Long Island marks International Overdose Awareness Day with remembrances, renewed push for more resources
As Tuesday marked International Overdose Awareness Day, there was a renewed push for more funding for treatment, prevention and recovery programs.
Here on Long Island there were numerous events throughout the day and into Tuesday evening to mark the somber occasion.
At the Thrive Center in Hauppauge, about 400 names were read aloud of the people who died of overdoses. Family members and loved ones were in attendance holding a candle as the names were read.
Bill Reitzig, of Miller Place, spoke about his son Billy, who died in 2016 after trying heroin.
"My wife said, 'He didn't make it.' You don't know, you don't understand," Reitzig recalled. "When I saw him, when he laid to rest, my knees buckled. It's something that you never forget."
"Today is a day of memorial, yes, because we've all lost loved ones, but it's a call to action. We're losing this fight," said Steve Chassman, of the Long Island Council on Alcoholism and Drug Dependence.
Drug treatment experts also talked about statistics.
In 2020, 93,000 people died nationwide of opioid overdoses -- a 30% increase from 2019. That's more people than would fit inside MetLife Stadium.
Here on Long Island, 390 people died last year. That's a 34% increase in overdose deaths in Nassau County, and a 12% increase in Suffolk County from July of last year to July of this year.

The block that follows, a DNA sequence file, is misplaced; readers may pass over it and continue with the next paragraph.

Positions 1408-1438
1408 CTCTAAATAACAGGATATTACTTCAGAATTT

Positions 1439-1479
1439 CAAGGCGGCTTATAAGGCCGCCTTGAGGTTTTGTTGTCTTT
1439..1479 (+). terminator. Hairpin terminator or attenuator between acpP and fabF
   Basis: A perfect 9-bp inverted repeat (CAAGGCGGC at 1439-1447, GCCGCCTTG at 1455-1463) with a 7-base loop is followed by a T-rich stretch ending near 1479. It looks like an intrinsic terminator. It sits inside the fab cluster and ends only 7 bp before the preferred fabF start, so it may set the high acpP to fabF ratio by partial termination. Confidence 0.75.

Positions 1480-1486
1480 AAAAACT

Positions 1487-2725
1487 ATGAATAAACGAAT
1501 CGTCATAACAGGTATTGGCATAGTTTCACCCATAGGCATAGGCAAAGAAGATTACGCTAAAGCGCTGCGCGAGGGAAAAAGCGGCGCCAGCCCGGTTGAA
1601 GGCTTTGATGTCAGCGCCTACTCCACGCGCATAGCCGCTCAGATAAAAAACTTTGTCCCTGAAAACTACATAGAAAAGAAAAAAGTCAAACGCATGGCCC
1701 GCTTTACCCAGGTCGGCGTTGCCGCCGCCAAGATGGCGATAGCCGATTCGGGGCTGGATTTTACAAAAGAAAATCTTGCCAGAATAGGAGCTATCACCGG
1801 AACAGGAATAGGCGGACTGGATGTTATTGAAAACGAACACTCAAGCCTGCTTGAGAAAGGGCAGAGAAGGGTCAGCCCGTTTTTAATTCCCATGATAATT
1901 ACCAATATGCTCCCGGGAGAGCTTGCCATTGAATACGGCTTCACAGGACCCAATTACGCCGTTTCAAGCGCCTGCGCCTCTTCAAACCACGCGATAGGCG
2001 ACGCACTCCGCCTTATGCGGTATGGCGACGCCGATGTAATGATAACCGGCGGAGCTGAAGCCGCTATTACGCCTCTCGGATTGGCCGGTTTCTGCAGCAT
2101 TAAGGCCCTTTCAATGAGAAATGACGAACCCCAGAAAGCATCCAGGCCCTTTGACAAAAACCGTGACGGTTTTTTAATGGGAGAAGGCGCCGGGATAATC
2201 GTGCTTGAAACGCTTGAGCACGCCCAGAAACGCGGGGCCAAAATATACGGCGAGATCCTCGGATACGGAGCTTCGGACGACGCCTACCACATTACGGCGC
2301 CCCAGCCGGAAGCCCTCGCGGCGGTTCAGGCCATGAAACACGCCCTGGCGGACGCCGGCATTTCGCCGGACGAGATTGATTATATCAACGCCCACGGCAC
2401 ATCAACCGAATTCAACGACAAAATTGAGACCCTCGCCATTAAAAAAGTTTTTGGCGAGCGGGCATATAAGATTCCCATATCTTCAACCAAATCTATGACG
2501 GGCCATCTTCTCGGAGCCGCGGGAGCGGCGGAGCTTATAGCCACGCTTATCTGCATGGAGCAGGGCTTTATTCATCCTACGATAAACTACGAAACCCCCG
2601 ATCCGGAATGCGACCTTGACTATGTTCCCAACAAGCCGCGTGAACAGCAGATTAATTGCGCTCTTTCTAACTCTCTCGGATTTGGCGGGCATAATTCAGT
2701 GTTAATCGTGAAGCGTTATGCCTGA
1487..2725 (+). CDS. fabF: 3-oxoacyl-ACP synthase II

"Everything regarding mental health has been exasperated because of COVID-19, so our job today is to really incorporate partnerships and move forward work on reducing that fatality and non-fatal overdose rate moving forward," Chassman said.
"What happens when we see the overdose numbers climb, we work like crazy. We do the prevention work, we do the treatment work, we do the recovery support, we do harm reduction, naloxone training and everything else like that," said Jeff Reynolds, of Family and Children's Association.
"If this would have started 20 years ago, even longer, maybe my son and others would have been saved," Reitzig said.
International Overdose Awareness Day is leading into September, which is National Recovery Month. In Huntington, purple flags will fly throughout the town, and local businesses will illuminate with purple light.
Drug treatment experts also say they will push lawmakers in Albany for more funding and demand insurance companies once again to cover the cost of longer-term recovery programs.